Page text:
June 18

45. Abigail Adams

18 June, 1775.

The day—perhaps the decisive day—is come, on which the fate of America depends. My bursting heart must find vent at my pen. I have just heard that our dear friend, Dr. Warren, is no more, but fell gloriously fighting for his country; saying, Better to die honorably in the field, than ignominiously hang upon the gallows. Great is our loss. He has distinguished himself in every engagement, by his courage and fortitude, by animating the soldiers, and leading them on by his own example. A particular account of these dreadful, but I hope glorious days, will be transmitted you, no doubt, in the exactest manner.

"The race is not to the swift, nor the battle to the strong; but the God of Israel is He that giveth strength and power unto his people. Trust in him at all times, ye people, pour out your hearts before him; God is a refuge for us." Charlestown is laid in ashes. The battle began upon our intrenchments upon Bunker's Hill, Saturday morning about three o'clock, and has not ceased yet, and it is now three o'clock Sabbath afternoon.

It is expected they will come out over the Neck to-night, and a dreadful battle must ensue. Almighty God, cover the heads of our countrymen, and be a shield to our dear friends! How many have fallen, we know not. The constant roar of the cannon is so distressing that we cannot eat, drink, or sleep. May we be supported and sustained in the dreadful conflict. I shall tarry here till it is thought unsafe by my friends, and then I have secured myself a retreat at your brother's, who has kindly offered me part of his house. I cannot compose myself to write any further at present. I will add more as I hear further.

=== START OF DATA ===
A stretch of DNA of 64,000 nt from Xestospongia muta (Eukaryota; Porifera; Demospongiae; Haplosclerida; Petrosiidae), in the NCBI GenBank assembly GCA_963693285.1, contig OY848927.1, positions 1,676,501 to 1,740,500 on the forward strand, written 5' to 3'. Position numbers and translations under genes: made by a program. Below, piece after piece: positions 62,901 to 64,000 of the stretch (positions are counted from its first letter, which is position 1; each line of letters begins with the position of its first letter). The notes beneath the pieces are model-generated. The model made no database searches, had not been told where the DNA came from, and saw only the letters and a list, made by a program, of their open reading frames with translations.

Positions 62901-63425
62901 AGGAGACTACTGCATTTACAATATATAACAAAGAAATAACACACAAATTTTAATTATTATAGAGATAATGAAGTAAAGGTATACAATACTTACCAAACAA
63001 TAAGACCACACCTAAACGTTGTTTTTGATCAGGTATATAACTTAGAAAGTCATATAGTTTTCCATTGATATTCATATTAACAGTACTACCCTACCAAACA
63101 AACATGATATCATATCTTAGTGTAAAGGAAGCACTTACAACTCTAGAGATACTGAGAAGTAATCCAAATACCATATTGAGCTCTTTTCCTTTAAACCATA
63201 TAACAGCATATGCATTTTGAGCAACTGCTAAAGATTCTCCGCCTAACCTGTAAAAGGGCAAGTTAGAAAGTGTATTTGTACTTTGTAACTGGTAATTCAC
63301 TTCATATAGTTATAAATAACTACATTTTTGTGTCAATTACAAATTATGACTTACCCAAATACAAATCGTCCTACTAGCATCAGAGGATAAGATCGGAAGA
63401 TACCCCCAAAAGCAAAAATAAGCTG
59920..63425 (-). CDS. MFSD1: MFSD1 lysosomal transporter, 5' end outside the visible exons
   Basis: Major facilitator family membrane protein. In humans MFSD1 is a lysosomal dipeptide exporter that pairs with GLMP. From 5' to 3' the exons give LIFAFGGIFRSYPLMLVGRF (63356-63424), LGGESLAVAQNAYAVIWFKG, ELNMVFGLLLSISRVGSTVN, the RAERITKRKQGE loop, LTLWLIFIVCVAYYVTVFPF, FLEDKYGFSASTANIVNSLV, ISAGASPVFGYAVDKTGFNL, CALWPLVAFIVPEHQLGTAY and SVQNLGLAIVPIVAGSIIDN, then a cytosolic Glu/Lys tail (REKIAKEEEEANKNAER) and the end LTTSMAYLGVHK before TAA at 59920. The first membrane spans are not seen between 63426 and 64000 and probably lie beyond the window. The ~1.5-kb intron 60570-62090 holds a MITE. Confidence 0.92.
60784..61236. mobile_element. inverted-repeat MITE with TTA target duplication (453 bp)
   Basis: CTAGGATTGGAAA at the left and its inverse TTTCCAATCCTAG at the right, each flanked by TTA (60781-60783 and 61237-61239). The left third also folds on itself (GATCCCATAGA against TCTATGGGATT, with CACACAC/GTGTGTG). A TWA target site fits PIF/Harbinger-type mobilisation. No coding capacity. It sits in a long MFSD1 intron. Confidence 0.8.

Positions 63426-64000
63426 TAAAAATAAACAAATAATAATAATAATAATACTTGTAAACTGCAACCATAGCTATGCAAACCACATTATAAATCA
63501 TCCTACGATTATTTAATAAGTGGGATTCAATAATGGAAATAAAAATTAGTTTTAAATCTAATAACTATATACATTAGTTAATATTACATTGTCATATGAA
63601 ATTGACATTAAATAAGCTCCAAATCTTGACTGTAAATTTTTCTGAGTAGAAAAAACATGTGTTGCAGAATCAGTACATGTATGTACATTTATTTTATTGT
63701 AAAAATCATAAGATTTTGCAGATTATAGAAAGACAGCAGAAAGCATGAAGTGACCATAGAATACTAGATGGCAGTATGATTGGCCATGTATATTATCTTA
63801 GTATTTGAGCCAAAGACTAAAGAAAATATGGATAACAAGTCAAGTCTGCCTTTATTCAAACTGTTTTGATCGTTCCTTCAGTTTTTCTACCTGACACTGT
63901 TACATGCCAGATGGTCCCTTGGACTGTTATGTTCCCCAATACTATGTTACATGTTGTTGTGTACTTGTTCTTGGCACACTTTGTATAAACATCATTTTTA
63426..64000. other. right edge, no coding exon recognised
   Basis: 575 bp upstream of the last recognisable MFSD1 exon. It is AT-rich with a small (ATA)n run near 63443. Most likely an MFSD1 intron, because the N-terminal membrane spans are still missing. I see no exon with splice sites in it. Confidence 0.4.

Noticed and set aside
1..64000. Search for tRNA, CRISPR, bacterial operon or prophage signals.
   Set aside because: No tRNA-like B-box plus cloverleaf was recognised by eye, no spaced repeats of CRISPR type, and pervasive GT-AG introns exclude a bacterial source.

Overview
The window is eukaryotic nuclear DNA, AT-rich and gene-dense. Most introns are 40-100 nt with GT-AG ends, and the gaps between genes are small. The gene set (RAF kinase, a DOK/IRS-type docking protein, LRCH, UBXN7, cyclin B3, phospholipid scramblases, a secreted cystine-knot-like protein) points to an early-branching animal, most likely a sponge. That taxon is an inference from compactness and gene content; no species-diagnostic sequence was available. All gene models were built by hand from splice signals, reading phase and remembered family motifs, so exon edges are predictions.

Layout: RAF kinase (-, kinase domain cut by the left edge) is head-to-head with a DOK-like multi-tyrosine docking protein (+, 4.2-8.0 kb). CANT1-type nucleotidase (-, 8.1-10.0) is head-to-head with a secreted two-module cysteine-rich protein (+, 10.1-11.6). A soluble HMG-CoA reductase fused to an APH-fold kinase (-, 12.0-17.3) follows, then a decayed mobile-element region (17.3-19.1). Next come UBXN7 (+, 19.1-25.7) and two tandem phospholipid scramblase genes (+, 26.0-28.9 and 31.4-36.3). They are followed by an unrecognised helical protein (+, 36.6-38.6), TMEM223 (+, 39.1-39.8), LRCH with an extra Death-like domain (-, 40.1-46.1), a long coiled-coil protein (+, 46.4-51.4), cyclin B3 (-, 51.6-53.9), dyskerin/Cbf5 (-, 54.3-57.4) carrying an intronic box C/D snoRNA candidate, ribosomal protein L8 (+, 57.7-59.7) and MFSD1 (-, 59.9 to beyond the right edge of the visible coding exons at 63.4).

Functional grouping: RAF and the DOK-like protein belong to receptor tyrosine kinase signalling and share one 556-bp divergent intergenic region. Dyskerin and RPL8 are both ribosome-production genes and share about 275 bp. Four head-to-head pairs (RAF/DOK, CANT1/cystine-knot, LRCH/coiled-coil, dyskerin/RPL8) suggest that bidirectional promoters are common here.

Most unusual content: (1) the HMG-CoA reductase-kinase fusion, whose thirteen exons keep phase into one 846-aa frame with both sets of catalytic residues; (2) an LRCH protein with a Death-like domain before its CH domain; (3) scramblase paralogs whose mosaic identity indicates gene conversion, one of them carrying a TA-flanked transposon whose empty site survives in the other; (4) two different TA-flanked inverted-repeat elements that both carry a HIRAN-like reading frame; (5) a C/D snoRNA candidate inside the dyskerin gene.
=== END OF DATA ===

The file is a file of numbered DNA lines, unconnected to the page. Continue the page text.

Tuesday Afternoon.

I have been so much agitated, that I have not been able to write since Sabbath day. When I say that ten thousand reports are passing, vague and uncertain as the wind, I believe I speak the truth. I am not able to give you any authentic account of last Saturday, but you will not be destitute of intelligence. Colonel Palmer has just sent me word that he has an opportunity of conveyance. Incorrect as this scrawl will be, it shall go. I ardently pray that you may be supported through the arduous task you have before you. I wish I could contradict the report of the Dr.'s death; but it is a lamentable truth, and the tears of multitudes pay tribute to his memory; those favorite lines of Collins continually sound in my ears:—

"How sleep the brave," etc.

I must close, as the Deacon waits. I have not pretended to be particular with regard to what I have heard, because I know you will collect better intelligence. The spirits of the people are very good; the loss of Charlestown affects them no more than a drop in the bucket.

I am, most sincerely, yours,     Portia.